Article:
Does atopic dermatitis have an increased risk of acquiring COVID-19?

Based on the best available evidence, patients with atopic dermatitis (AD) do not appear to face an increased risk of contracting COVID-19 or being hospitalized because of the virus.

“This is an area that will continue to evolve, and better understanding will improve the health advice we provide to our patients,” said Jacob P. Thyssen, MD, PhD, DmSci, at the Revolutionizing Atopic Dermatitis Virtual Symposium. “The general recommendation for now is to continue systemic treatments for AD during the pandemic, but the risk of acquiring COVID-19 is different for different drugs. “

According to Thyssen, professor of dermatology at the University of Copenhagen, Denmark, early management advice from the European Atopic Dermatitis Working Group (ETFAD), the European Academy of Allergy and Clinical Immunology (EAACI) and the International Eczema Council (IEC) say patients with AD who take biologics or immunosuppressants should continue treatment if they are not infected with COVID-19. For example, the EIC statement states that the IEC “does not recommend the temporary discontinuation of systemic treatments for AD affecting the immune system in patients without COVID-19 infection, or in those with COVID- 19 but are asymptomatic or have only mild symptoms ”.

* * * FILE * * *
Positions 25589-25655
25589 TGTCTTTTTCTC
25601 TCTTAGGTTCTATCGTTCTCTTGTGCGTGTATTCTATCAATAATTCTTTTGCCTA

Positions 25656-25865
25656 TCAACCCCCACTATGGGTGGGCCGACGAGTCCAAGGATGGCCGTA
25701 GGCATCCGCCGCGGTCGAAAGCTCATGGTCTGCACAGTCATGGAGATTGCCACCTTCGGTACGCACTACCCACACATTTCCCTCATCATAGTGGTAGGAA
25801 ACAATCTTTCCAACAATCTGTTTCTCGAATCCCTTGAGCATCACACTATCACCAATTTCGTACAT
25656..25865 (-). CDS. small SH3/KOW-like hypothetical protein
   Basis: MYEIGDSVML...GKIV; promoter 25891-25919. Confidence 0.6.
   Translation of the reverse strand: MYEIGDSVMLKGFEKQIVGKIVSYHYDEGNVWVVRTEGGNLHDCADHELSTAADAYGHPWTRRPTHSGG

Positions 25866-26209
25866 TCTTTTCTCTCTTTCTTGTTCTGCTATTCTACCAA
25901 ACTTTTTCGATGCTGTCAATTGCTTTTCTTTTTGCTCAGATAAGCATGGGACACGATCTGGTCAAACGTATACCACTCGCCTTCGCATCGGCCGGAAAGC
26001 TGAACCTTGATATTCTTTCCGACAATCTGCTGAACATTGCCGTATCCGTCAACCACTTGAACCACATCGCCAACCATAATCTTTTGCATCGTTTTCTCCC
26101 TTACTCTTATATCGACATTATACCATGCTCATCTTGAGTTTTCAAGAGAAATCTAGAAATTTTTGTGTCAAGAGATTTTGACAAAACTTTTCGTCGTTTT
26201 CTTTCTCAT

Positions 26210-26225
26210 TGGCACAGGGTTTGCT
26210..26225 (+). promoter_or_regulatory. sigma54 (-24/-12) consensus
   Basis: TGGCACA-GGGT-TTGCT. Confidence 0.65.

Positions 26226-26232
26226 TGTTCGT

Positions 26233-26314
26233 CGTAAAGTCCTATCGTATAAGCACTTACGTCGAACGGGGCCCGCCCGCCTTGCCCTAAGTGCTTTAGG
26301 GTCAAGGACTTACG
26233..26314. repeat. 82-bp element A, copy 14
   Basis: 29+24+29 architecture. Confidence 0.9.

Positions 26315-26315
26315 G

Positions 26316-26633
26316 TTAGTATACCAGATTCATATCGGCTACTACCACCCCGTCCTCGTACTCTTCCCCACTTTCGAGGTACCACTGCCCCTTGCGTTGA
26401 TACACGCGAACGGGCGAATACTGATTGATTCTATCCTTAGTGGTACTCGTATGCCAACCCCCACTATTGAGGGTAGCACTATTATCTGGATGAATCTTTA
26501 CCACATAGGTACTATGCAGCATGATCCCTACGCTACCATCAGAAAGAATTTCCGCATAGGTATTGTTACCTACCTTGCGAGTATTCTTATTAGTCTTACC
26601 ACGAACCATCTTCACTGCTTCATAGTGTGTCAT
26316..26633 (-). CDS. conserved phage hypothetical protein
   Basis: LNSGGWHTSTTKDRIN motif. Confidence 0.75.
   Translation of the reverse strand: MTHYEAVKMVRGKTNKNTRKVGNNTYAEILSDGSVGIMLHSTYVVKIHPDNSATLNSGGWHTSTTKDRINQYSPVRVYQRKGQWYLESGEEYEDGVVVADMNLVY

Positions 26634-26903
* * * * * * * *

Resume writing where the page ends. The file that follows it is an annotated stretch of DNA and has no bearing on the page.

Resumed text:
EAACI guidelines recommend patients with AD who are infected with COVID-19 to withhold biologic therapy for at least 2 weeks until they have recovered and / or have a SARS-CoV-2 test negative.

“However, if you have a more serious respiratory illness, the advice for dermatologists is to see an infectious medicine specialist or pulmonologist,” Thyssen said. “It is outside our area of ​​expertise. But in terms of AD, there is no reason to stop treatment as long as the patient has mild symptoms or is asymptomatic. AD patients treated with immunosuppressive agents may have a higher risk of complications from COVID-19. Treatment with traditional immunosuppressive drugs increases risk of infections. But what about COVID-19? “

Traditional systemic immunosuppressive therapies in AD with azathioprine, cyclosporine and methotrexate suppress the immune system for 1 to 3 months, Thyssen continued. “We know that the vaccine response is reduced when using these agents,” he said. “The half-life of dupilumab [Dupixent] is 12-21 days. It takes about 13 weeks before dupilumab is completely cleared from the system, but it is such a targeted therapy that it does not lead to systemic immunosuppression. “